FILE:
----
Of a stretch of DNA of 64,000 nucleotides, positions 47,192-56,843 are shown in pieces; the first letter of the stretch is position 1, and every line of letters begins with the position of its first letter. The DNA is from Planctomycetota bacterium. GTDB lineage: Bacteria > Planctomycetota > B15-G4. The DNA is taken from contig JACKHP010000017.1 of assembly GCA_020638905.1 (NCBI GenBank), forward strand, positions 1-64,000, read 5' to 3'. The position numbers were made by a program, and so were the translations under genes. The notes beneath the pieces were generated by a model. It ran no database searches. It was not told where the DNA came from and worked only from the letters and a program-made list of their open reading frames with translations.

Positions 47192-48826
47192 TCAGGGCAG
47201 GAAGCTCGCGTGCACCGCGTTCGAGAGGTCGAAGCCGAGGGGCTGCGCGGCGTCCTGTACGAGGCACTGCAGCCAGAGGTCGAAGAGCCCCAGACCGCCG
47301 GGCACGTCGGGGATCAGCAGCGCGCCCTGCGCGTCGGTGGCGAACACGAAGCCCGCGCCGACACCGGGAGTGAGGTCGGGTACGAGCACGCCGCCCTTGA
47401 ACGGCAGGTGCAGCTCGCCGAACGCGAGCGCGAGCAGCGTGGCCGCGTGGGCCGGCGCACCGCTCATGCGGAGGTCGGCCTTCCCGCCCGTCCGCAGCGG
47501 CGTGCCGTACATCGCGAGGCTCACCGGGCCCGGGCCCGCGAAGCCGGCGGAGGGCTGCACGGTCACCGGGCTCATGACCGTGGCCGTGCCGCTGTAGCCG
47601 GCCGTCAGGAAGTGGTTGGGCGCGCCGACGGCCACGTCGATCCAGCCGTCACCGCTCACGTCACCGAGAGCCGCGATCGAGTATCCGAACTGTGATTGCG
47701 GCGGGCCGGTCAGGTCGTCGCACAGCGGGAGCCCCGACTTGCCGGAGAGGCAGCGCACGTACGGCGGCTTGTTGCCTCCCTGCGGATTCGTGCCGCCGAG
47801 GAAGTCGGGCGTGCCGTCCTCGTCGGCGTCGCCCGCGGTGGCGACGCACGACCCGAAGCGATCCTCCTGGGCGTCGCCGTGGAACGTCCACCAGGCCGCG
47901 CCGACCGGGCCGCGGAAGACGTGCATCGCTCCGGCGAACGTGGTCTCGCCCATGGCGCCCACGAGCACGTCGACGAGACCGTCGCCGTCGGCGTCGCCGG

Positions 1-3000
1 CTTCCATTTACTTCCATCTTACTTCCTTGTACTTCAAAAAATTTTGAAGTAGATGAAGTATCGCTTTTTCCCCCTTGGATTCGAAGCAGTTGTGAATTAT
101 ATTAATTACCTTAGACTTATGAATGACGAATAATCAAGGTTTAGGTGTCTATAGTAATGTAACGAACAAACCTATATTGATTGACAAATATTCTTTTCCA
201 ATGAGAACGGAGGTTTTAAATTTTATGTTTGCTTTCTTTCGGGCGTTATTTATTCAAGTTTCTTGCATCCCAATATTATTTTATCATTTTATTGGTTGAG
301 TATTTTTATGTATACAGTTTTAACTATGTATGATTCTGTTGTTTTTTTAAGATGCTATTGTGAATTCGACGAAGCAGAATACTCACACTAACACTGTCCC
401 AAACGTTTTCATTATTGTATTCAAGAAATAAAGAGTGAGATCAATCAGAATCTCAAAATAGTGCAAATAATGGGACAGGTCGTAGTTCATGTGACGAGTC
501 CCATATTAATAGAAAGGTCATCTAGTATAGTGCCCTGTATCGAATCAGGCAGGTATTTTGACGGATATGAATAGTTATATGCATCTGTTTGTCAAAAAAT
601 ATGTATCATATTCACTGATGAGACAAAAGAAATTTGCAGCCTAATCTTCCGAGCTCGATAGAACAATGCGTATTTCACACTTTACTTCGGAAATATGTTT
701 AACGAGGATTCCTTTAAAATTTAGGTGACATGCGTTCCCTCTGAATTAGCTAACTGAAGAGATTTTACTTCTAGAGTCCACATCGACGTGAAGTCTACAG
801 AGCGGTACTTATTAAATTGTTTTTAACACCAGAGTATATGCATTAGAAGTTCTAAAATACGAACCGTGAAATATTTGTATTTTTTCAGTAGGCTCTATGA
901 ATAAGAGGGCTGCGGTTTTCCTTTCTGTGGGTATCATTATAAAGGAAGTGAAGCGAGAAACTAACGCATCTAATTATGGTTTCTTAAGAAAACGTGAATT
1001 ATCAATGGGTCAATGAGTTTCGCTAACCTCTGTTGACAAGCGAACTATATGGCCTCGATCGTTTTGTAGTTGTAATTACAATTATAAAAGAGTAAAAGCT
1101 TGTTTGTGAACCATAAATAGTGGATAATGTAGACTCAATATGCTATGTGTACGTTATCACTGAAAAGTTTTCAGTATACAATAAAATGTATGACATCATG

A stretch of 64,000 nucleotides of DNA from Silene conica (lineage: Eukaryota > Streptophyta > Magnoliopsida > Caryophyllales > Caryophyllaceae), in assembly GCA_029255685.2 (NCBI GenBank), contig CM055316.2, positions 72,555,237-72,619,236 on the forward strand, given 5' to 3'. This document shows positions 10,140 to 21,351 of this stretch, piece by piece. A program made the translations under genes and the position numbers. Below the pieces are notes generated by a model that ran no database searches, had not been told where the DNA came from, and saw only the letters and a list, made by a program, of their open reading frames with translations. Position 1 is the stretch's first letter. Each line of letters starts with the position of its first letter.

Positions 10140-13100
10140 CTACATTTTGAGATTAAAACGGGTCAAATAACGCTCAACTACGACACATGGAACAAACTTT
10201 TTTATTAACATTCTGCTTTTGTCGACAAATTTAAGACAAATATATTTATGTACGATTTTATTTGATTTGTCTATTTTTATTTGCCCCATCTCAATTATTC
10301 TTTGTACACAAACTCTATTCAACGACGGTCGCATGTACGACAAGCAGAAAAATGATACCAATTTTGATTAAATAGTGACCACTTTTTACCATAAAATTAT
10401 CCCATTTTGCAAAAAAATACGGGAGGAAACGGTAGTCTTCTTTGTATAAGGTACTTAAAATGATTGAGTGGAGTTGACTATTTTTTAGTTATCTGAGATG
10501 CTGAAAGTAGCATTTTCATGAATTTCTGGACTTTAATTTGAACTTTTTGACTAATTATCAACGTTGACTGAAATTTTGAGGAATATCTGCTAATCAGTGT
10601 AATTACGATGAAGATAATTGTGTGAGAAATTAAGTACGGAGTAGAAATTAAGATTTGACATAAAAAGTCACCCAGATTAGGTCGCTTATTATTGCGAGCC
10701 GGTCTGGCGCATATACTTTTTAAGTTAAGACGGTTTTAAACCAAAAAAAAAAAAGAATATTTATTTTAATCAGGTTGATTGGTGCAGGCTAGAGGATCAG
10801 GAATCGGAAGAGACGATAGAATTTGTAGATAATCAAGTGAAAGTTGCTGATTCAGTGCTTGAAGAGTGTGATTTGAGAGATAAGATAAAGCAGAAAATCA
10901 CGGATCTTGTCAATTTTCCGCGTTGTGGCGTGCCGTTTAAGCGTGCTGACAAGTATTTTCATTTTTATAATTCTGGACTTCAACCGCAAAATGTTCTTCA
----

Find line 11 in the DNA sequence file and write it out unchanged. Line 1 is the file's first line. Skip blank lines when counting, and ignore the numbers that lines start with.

47901 CCGACCGGGCCGCGGAAGACGTGCATCGCTCCGGCGAACGTGGTCTCGCCCATGGCGCCCACGAGCACGTCGACGAGACCGTCGCCGTCGGCGTCGCCGG